Rating: Total score: 100% mobility: 80%
Source: Pocket Lint Archive.org version
Yes, it’s expensive, and it remains a million miles away from the MacBook Air when it comes to pure desirability but, as with the X300, the ThinkPad X301 is a solid choice and a far better machine for the business user. Along with the incredibly thin chassis and light weight, this is every bit as tough as larger ThinkPad models, and is a machine tailor-made for a life on the road. Think carefully about how much you need that SSD, however, as the regular hard drive model looks like a bargain in comparison.
80, Preis 60, Mobilität 80
Single Review, online available, Medium, Date: 03/02/2009
Rating: Total score: 80% price: 60% mobility: 80%
Source: Inside HW Archive.org version
As contrast to competition like Apple Air, Lenovo ThinkPad X301 isn’t fashion statement, but instead, it does the job that it is intended for perfectly. Built quality instills confidence and it seems that all lucky owners of Lenovo ThinkPad X301 got their long term trusty business companion. It can even withstand moderate abuse in form of drops and bumps along with accidental liquid spills since keyboard is liquid spill-proof. With compact dimensions and weight of barely 1.4kg and 2.5cm thickness, Lenovo ThinkPad X301 will be anyone’s fellow-traveler completely adopted for business users. Because of its low power consumption and SSD this notebook doesn’t heat up too much and there will be rare occasions when you will hear fan working.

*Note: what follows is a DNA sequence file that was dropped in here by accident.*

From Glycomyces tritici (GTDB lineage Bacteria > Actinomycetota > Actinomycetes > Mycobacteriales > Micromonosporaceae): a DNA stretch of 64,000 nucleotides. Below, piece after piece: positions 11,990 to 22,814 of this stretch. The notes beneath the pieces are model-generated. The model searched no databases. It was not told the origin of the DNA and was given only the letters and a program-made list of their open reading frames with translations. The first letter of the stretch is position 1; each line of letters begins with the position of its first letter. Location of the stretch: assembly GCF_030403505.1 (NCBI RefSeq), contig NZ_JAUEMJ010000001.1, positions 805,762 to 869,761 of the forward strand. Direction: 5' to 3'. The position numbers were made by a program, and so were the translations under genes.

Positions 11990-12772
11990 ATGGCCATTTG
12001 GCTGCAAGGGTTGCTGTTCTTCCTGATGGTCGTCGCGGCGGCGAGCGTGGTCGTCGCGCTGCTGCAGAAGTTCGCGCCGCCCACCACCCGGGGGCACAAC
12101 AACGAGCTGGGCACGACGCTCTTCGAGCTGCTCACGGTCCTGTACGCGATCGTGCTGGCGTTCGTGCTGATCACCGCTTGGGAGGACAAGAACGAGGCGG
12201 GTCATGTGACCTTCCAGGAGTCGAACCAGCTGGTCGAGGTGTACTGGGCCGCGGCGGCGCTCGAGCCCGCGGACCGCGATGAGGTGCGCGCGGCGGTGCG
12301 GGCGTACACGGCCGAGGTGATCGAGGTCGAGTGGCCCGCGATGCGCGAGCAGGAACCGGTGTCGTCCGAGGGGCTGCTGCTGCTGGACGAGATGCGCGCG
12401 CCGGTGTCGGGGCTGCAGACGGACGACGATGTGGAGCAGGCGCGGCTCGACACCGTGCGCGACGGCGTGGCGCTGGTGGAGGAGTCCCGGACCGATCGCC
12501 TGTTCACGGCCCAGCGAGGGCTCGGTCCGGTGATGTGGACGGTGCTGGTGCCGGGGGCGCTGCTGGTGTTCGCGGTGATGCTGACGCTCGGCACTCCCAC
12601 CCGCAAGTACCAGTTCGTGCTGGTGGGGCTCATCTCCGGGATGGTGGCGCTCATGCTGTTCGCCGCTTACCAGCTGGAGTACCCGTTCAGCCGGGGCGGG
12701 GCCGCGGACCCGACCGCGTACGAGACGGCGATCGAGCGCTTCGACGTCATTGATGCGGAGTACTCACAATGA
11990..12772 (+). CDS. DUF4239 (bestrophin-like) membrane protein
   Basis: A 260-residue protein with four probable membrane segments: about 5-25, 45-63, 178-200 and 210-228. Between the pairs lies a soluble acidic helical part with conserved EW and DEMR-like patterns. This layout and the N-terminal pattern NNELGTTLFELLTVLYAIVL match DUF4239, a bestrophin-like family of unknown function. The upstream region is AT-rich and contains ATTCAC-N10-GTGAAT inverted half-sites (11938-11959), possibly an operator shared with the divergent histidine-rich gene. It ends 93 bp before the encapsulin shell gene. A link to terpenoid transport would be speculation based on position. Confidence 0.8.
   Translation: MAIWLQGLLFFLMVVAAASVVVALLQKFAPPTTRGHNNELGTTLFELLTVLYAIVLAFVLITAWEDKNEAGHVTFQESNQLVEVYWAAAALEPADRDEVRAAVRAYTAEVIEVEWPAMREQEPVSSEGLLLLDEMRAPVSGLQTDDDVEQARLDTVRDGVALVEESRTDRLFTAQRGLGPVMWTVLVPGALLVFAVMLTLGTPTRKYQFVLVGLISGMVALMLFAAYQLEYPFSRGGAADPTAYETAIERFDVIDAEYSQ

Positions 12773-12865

Mobilität 80, Verarbeitung 80, Emissionen 90
Single Review, online available, Medium, Date: 02/16/2009
Rating: mobility: 80% workmanship: 80% emissions: 90%
Source: IT Reviewed Archive.org version
As far as we were concerned, Lenovo’s ThinkPad X300 was already a stellar ultra-portable Windows-based laptop. Okay, so it has no FireWire or DVI ports and opting for a solid state drive (SSD) added a lot of extra cost, but the machine offered performance, battery life, quality, reliability and functionality at a great price. The best Windows-based ultra-portable laptop just got a whole lot better.
Verarbeitung gut, Display schlecht
Single Review, online available, Medium, Date: 12/06/2008
Rating: display: 40% workmanship: 80%
Source: CNet Archive.org version
The 13.3-inch ThinkPad X301 offers all the benefits of its predecessor, plus better performance. It's pricey, but worth the expense for highly mobile users seeking a thorough feature set in a sleek, lightweight case.
8.3 von 10, Mobilität gut, Preis schlecht
Single Review, online available, Medium, Date: 09/22/2008
Rating: Total score: 83% price: 40% mobility: 80%
Source: CNet Archive.org version